Rick Grimes reluctantly agrees to train to become a CRM soldier. The series showcases its healthy budget as Rick goes through various stages of training, even learning how to fly a helicopter. Rick is outfitted with a prosthetic hand attached to a retractable knife, something Merle would’ve killed for. The sheer size and intricacies of the CRM’s military arm is of a technical scale that we have yet to see in “The Walking Dead’s” universe. It feels reminiscent of Daryl’s quick stint joining the Commonwealth’s military, although much grander. Surprisingly, Rick doesn’t happen to mention anything regarding his former experience as a Sheriff, something that I feel like would’ve come up during the extensive combat training. 

It’s truly surreal to see the legend that is Rick Grimes suited up in grade A military gear and equipped with high tech weaponry. Audiences have watched this character brave the worst of the worst, living in barren, horrifying conditions. It’s both rewarding and strange to watch a new Rick Grimes in such a vastly different world than the one before. Some fans have chimed in on how they long for the show’s more intimate, family-against-the-world style storytelling but for a series that’s been telling new tales for over a decade now, evolution is the key to longevity. 

Grimes uses a military mission to try and forge another escape, but Thorne and a few walkers stop him in his tracks. Thorne reveals that if he had tried to escape, Okafor would’ve found him and came for the ones Rick is looking for as well. She reveals that Okafor somehow knows everything about Rick, and who he’s so desperate to find back out in the world. An angered Rick confronts Okafor in his quarters, who reveals that he read Rick’s letter to Michonne and saw the drawings on the phone screens. Things turn violent as Okafor reveals that he would’ve been the one sent to kill Rick and Michonne if Rick successfully escaped. It’s a tense sequence, wonderfully performed by Lincoln and Tate as they riff off of one another. Okafor also reveals that he was involved with the Atlanta and Los Angeles bombings.

Lincoln chillingly delivers the line, “You don’t get to choose for the world. You don’t get to choose for me…My wife is my choice. My daughter is my choice.” Okafor closes out the argument with, “They’re still with you. But you fight here now. You fight for them. You already made the choice.” This entire scene is a genuinely interesting interaction, with two characters believing so strongly that they are in the right. Afterwards, Rick is assigned to a project involving the opening of a new base.

We arrive back at the moment from the opening, with Rick contemplating using a broken glass to end it all. He decides against it, and then starts writing one final letter to Michonne. Rick writes, “This is my last one. The last letter I write to you that you’ll never see. I love you. I don’t see the dead anymore. Or the ones I lost, or the sun, the sky, or the water…I don’t see you anymore. I just see what’s ahead…I tried. But I failed.” The final letter serves as an almost direct contrast to the heartfelt message read aloud in the series finale of the flagship series. Rick Grimes has been broken.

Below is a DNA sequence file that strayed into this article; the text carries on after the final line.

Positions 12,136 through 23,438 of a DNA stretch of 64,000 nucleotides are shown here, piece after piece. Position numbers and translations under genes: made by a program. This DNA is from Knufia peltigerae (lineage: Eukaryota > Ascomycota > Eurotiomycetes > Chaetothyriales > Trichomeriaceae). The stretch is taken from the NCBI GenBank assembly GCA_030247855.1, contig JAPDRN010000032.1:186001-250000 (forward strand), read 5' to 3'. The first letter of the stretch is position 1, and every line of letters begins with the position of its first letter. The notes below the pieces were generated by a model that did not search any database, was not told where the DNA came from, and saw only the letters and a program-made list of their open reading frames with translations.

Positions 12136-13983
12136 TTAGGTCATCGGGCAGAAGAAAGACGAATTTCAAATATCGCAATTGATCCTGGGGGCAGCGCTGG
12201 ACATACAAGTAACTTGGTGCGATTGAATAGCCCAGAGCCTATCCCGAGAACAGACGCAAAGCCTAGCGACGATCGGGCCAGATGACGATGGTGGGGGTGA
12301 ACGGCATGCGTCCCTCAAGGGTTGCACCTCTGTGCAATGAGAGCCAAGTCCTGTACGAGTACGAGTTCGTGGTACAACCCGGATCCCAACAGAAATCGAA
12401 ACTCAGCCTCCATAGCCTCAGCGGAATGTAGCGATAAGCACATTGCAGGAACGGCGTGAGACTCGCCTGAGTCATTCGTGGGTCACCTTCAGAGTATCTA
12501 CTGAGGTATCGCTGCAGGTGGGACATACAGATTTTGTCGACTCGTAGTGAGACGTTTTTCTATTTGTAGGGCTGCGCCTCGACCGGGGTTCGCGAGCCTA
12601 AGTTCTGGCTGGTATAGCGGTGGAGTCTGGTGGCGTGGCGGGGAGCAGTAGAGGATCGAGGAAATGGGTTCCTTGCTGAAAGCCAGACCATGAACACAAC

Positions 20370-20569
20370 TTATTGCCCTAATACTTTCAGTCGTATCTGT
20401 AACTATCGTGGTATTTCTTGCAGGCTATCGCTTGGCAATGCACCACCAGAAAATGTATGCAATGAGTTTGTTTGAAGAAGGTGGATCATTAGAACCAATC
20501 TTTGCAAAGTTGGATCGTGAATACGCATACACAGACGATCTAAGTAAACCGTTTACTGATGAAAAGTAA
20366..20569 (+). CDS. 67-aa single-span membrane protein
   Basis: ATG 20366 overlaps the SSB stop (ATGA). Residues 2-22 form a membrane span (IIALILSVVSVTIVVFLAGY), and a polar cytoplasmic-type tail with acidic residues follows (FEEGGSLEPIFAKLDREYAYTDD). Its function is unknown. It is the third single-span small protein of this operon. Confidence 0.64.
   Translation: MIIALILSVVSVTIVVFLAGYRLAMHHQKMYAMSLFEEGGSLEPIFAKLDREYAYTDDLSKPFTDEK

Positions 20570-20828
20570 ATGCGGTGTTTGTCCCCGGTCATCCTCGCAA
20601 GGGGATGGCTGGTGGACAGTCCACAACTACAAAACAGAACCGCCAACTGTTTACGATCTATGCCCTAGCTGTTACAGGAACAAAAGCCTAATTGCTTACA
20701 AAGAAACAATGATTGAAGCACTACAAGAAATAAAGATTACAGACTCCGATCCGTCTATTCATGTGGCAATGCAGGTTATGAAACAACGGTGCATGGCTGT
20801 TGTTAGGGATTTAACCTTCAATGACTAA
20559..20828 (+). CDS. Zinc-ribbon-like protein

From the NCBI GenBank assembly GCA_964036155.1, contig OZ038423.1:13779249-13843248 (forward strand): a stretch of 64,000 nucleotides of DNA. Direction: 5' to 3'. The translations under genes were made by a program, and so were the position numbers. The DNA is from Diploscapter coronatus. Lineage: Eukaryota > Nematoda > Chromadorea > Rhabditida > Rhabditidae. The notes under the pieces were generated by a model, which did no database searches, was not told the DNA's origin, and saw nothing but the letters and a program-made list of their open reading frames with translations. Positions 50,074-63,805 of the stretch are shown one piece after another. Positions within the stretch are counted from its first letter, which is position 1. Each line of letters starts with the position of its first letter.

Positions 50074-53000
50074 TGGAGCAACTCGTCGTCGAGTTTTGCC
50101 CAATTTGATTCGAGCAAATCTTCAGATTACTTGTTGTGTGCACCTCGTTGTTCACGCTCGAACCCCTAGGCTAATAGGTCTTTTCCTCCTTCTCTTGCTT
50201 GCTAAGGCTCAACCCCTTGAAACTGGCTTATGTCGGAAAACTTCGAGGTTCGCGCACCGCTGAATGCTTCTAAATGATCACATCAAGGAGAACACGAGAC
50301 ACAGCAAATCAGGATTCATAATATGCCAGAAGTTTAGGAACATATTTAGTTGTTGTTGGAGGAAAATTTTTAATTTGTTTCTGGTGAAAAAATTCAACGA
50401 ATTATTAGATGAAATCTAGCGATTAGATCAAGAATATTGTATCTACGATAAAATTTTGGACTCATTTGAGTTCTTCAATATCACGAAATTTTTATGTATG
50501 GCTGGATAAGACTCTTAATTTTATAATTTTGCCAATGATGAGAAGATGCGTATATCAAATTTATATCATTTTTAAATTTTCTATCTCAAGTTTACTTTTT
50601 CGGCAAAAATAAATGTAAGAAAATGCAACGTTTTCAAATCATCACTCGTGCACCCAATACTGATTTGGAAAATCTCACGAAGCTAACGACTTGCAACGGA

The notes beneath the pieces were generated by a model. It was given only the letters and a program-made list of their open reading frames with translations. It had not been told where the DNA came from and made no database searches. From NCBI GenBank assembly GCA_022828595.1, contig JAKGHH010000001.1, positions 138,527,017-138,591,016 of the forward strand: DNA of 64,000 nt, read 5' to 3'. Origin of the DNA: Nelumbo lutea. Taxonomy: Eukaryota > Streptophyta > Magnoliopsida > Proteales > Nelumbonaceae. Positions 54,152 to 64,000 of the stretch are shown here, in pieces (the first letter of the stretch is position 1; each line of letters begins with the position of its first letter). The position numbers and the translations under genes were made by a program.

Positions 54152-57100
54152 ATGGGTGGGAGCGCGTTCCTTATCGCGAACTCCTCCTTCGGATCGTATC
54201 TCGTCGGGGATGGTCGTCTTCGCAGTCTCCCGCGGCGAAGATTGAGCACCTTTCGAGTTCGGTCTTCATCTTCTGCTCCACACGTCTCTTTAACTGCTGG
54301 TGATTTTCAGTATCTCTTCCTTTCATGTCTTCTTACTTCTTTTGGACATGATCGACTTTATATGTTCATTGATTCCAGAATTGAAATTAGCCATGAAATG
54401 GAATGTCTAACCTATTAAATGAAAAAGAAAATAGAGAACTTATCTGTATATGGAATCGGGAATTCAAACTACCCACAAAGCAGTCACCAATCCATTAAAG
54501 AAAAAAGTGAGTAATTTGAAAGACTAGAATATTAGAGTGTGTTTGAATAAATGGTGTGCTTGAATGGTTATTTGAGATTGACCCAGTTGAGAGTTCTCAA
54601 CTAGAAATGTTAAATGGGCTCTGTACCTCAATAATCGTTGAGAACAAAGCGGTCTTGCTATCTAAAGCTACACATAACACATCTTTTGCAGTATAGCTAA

Rick begins work on the new base, and a time-lapse showcases the mindless computer and construction work Rick oversees over a long period of time. 

We fast-forward to a helicopter ride with Okafor and Rick. Grimes tells a tragic story about how he awoke one night as a child to find the crops on his family farm burning and his dad wounded with burns. “It may look like the end of the world. But it’s only just the beginning,” his dad told him. The fire would result in a much better harvest the next year, but in the moment things had to burn and be destroyed. It’s intriguing to get new, emotional information about Rick Grimes’ upbringing so many years after we met this iconic character.

Just when we thought we’d seen the gnarliest that this premiere episode had to offer, the helicopter is suddenly struck by a projectile which embeds itself right into Okafor’s stomach. Within seconds, the device explodes, splattering those in the helicopter with his bloody entrails. It’s a sudden, shocking death for a character that was genuinely interesting. 

After the helicopter crashes, Rick and the surviving soldiers scurry from the wreckage, only to be quickly disposed of by a very familiar katana. Just as the assailant is about to slice Rick’s neck, they remove his helmet. The look of shock and emotional catharsis on Rick’s face says it all. The assailant is indeed Michonne, and she has finally found Rick. 

Many fans expected Rick and Michonne’s reunion to not come until at least the third installment of this new series, so to see them together again so soon is truly a treat. For a universe that has historically had issues with overdrawn plotlines and slow pacing, major props to “The Ones Who Live” for delivering on expectations so soon. It seems likely the next episode will follow Michonne’s journey up until episode 1’s final moments, setting up episode 3 as the true reunion episode if things follow suit. 

Overall, “The Ones Who Live” is an exceptionally strong return to “The Walking Dead” world. A healthier budget lends itself to consistently stunning set-pieces and cinematography. Andrew Lincoln continues to wow with his emotional and powerful performance as Rick Grimes. The pacing is brisk, and always keying in audiences with new information and exciting events. It wouldn’t be “The Walking Dead” without walkers, and of course they look great and gnarly as always. One thing above all that will keep this show fresh is its refusal to pull any punches. The offing of Grimes’ arm nearly 5 minutes into our long-awaited return to this iconic character’s journey is the perfect kind of macabre storytelling “The Walking Dead” excels at. 

4.5 skulls out of 5